Tel Aviv, Israel
Ok, so the renowned gay party scene makes Tel Aviv a less unknown candidate, but it’s still remarkable when you consider its proximity to countries where homosexuality is taboo. Saying “the gay capital of the Middle East” is like saying the “best song on a Black Eyed Peas album!”
Regardless, homosexuality is widely accepted in day-to-day life and even celebrated with Tel Aviv’s Pride Week. This event attracted 200,000 LGBTIs and allies in 2017. Shenkin Street and Rothschild Boulevard provide a plethora of gay bars and cafes. Then there are the gay beaches like Hilton and Ga’ash – reputed as some of the world’s best.
Austin, Texas, USA
Sometimes referred to as the blue dot in the red state, it might surprise you Austin is often acknowledged as one of the gayest cities in America. Its motto, ‘Keep Austin Weird’, encapsulates an almost utopian embrace of race, socio-economic statuses and sexualities.
While a city of roughly only a million people, Austin is home to over a dozen gay bars, with a relaxed attitude towards those who frequent them. Oilcan Harry’s swings from wild dancing to tame bingo nights, Iron Bear offers a casual pool table scene (and a casual clothing policy) and Cheer Up Charlie’s does its best to keep Austin weird.
Only a few decades ago Taipei was under martial law. Today it stands proudly as one of Asia’s most progressive cities.
Taiwan’s gay community has always been more visible than its Asian neighbours, with Taiwan Pride attracting as many as 80,000 marchers every October. The city is also often named Asia’s number one gay friendly destination.
Taipei’s reputation for decent food, art, nightlife and markets has resulted in exponential popularity — a must-see as one of Asia’s best.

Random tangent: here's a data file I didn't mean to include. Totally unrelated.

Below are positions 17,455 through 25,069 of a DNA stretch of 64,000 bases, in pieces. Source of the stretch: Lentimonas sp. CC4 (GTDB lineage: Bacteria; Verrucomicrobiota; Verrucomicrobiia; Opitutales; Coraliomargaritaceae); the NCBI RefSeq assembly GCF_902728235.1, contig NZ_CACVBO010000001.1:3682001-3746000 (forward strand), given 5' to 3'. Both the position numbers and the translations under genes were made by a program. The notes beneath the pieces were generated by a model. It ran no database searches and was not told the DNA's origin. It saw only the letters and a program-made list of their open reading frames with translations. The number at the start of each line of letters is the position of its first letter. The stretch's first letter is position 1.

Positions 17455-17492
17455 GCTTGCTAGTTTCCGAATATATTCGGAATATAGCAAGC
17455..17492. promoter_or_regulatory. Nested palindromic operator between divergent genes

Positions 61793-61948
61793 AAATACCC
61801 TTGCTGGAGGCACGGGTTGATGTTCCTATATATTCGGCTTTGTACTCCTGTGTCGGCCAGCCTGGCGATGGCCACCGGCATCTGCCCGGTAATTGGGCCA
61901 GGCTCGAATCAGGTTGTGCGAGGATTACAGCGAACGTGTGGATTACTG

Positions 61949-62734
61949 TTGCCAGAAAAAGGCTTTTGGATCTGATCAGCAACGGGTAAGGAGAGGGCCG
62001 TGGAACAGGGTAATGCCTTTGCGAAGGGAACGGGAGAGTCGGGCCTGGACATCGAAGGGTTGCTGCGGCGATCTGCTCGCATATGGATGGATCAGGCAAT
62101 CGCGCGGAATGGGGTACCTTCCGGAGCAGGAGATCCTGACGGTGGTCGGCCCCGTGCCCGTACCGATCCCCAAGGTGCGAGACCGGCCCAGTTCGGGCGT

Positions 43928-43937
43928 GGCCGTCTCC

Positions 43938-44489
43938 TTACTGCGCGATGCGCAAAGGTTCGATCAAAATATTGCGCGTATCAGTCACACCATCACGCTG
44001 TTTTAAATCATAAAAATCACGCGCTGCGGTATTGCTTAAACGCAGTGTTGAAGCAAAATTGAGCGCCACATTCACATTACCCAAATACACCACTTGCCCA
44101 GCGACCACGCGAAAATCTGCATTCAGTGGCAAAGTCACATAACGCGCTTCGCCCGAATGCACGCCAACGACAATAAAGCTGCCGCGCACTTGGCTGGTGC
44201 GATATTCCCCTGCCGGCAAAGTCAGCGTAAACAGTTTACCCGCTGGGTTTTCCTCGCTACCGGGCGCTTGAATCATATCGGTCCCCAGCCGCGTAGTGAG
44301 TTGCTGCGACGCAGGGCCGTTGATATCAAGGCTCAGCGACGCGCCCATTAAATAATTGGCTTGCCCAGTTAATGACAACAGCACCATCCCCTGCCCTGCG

Despite Latin America’s varying attitudes towards homosexuality, Chile became the latest country to legalise same-sex marriage only months ago.
While limited mostly to the chic downtown area, you’ll find gay bars like Station, Farinelli, Burdel and Bar 105, as well as saunas, even a few gay hotels to welcome you. There has also been a significant cultural shift, with Pride March, sexual diversity and HIV/AIDS becoming part of the mainstream narrative. And as one of South America’s most thriving and peaceful countries, you’ll feel safe as you make your mark.
While Bjork’s popularity and the capital’s spelling may perplex (it’s pronounced REYK-ya-veek), there’s no confusion about Iceland’s stance on the gays.
Iceland was the first country to have an openly gay Prime Minister; legalised gay marriage in 2010 and despite having a population of only approximately 330,000 people, the Gay Pride parade somehow pulled 100,000 — now that’s a decent crowd.
Iceland fuses natural wonders like volcanoes and geysers with a modern, gay-friendly capital. There are plenty of gay bars, saunas and hotels, with unique events like Rainbow Reykjavik — a mix of nature, comedy shows, dance music, cuisine and activities like gay bingo. In colder months, try the self-explanatory Bears on Ice. With nearly 24 hours a day of sunshine in summer, and the northern lights in winter, any time of year is a great time to visit.
It’s important to remember that different countries and cultures have different attitudes towards sex, and particularly sexual health. So if you’re keen to get to know the locals, think ahead and be safe. If you take them, enough PrEP or meds to get you through the trip (take a little extra just in case you extend your stay or misplace some!); and condoms — regardless of the any other HIV prevention strategy you may be using, condoms will help protect you against other STIs when the situation and partner requires it. And don’t forget, a safe sex regime always consists of regular testing so get tested before and after you trip… And don’t forget to have fun!
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